Chronic Fatigue: Case Report

Traditional medicine believes that the cause of chronic fatigue syndrome (CFS) is not yet known. Current theories are looking at the possibilities of neuroendocrine dysfunction, viruses, retroviruses environmental toxins, genetic predisposition, stealth organisms or a combination of these. Unfortunately researchers are looking for common denominators amongst the CFS patients that would provide the underlying cause for all CFS patients. Over 25 years of clinical research has led me to witness that the disease process is as individual as one’s finger print. As the number of insults to the body increases, so are the patient’s chances for developing the disease. Most patients are walking time bombs and often a single incident is capable of triggering off the symptoms. As Hans Seyle, the internationally known researcher on stress and distress, discovered no matter what the insult to the body is the adrenal glands are the first line of defense. The weaker the adrenal glands become other glands like the thyroid become over worked and eventually decrease in function.


P.H. is a 41 year-old female patient who has suffered from severe CFS for the past 12 years. This patient suffered with headaches, low grade fever, swollen lymph glands, sore throat, depression, anxiety, inability to concentrate, loss of mental quickness and fuzzy thinking, muscle and joint pains and weakness, abnormal low blood pressure, Candida Albicans, viral infections, allergies, digestive problems, chronic constipation, kidney infections, dizziness, speech and visual impairment, weight loss, severe loss of energy accompanied by severe overall weakness.


Clinically this patient presented with a multitude of factors all of which contributed to her CFS. The two areas circled in red (see x-ray, below) represent areas of infection. The upper area also involved an old root canal which not only was infected with five major pathogens but also had two small mercury fillings that were placed in its roots following a surgergical procedure (apicoectomy). The lower area represented an infected site where a tooth was previously extracted. Other issues involved the presence of mercury poisoning, mercury in the thyroid gland and small intestine yeast infection, bite interferences, cranial bone distortions, neurologic weakness of the upper left cervical nerves (C1-6), galvanic currents due to various mentals, presence of two other heavy metals (aluminum and platnum), severe intraoral muscle spasm,emotional distress and pelvic muscle weakness. All factors combined overloaded the adrenal glands.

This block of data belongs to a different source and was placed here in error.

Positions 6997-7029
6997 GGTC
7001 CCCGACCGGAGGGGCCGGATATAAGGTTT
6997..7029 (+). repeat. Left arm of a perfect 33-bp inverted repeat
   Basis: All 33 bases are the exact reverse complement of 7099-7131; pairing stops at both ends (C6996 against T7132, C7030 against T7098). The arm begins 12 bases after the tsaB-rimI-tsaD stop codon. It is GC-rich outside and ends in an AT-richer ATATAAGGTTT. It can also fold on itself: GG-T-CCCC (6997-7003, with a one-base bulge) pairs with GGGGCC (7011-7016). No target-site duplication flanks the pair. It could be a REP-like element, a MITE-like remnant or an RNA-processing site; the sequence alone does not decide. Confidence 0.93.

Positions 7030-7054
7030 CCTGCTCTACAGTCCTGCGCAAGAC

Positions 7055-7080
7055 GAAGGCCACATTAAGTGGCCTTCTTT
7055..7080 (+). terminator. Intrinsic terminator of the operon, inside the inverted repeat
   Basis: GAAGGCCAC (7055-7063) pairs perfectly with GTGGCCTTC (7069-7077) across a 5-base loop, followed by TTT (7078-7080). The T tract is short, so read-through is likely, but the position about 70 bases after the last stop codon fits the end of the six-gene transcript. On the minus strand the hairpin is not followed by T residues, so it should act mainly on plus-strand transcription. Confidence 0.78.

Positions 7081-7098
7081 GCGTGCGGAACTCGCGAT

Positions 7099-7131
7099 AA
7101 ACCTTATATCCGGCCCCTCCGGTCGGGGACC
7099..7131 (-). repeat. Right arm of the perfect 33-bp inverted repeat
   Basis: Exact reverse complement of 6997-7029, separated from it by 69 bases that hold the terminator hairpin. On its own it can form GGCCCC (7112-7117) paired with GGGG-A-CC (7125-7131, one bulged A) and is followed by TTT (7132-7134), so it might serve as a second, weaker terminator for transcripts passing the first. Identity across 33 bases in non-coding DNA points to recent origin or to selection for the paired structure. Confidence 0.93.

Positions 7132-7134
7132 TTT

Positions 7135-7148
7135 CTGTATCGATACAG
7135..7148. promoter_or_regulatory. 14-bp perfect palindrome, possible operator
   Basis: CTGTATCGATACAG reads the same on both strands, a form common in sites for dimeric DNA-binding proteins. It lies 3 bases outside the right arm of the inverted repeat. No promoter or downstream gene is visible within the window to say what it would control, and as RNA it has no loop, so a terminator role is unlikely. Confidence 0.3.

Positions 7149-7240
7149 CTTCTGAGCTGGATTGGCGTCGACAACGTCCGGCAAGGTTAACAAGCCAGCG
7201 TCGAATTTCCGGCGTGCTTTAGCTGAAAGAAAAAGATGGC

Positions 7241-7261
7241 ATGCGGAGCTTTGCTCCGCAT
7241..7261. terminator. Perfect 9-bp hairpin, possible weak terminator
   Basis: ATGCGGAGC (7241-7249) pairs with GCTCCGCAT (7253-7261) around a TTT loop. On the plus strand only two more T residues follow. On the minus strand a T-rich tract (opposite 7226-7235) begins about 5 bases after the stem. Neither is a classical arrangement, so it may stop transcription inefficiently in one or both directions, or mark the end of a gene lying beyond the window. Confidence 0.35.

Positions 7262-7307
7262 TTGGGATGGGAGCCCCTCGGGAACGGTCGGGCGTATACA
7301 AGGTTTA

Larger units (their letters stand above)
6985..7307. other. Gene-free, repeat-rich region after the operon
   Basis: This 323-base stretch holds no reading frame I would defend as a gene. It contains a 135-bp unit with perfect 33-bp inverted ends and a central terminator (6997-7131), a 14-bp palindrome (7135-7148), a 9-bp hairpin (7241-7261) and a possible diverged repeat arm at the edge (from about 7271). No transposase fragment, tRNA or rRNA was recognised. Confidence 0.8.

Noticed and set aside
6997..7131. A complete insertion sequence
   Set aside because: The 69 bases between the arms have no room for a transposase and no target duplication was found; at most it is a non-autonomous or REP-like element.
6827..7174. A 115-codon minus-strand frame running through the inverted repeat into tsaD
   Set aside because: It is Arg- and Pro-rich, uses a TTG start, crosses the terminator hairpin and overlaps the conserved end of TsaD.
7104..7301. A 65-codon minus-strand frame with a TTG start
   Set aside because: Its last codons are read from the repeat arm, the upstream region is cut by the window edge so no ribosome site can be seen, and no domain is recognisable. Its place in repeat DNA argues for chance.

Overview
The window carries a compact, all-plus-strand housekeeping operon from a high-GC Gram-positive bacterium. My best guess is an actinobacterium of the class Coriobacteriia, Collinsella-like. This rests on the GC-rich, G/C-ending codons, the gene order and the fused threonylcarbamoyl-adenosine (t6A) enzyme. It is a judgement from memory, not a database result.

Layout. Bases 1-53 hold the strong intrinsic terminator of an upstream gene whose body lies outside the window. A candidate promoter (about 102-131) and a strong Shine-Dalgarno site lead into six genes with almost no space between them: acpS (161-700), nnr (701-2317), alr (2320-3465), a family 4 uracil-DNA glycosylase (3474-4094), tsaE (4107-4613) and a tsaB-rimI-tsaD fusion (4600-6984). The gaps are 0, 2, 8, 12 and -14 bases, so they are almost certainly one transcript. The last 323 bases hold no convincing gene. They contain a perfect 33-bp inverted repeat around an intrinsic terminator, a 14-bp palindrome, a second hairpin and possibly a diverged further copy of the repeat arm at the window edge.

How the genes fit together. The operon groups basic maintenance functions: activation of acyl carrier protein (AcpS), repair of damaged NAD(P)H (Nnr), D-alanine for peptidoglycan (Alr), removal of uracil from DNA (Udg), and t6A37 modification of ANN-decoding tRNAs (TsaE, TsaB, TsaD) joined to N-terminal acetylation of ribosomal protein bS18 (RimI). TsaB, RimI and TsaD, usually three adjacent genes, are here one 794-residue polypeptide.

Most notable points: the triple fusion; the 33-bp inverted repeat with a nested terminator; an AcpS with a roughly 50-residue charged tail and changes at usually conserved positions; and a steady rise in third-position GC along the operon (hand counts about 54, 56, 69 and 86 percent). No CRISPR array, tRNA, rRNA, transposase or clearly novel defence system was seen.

Treatment involved a program to chelate out the heavy metals, correct metabolic imbalances, boost the immune system and treat the emotional component of her problem with Bach Flower Essences. The patient returned after two weeks for further treatment. After balancing the cranial bones and bite the upper left second premolar tooth was extracted. The socket of this tooth was further treated by drilling out the infected bone, irrigated with Sanum homeopathic remedies and packed with Gelfoam soaked with the same remedies to prevent post-surgical infection. The patient stated that she awakened the next morning at 3 o’clock, experiencing sweating, fever and chills. The patient remained up from 3 o’clock on but was not tired. Normally such an event would have destroyed her. Three weeks later the patient phoned and stated that she had more energy than she knew what to do with.


The patient’s immune system was overwhelmed by the insults of the heavy metal poisoning, infected areas of the bone, old root canal tooth plus low thyroid function and cranial and bite imbalances. By removing the primary offending foci, the body was quickly able to respond and regain much of its lost energy. Since mercury poisoning affects the nervous system and is an enzyme poison and clinically minics many medical diseases it is difficult to separate out the underlying causes.


CFS is caused by many potential agents which present the clinician a major challenge in diagnosing the underlying factors in each patient. Many potential factors exist that can cause CFS and each patient shares many of the same factors but they also have their own unique pattern. This is what frustrates most health care practitioners since they are almost always are looking for the same pattern (syndrome) in all patients. Also of extreme importance is the dental component of this disease which is often missed by most health care practitioners.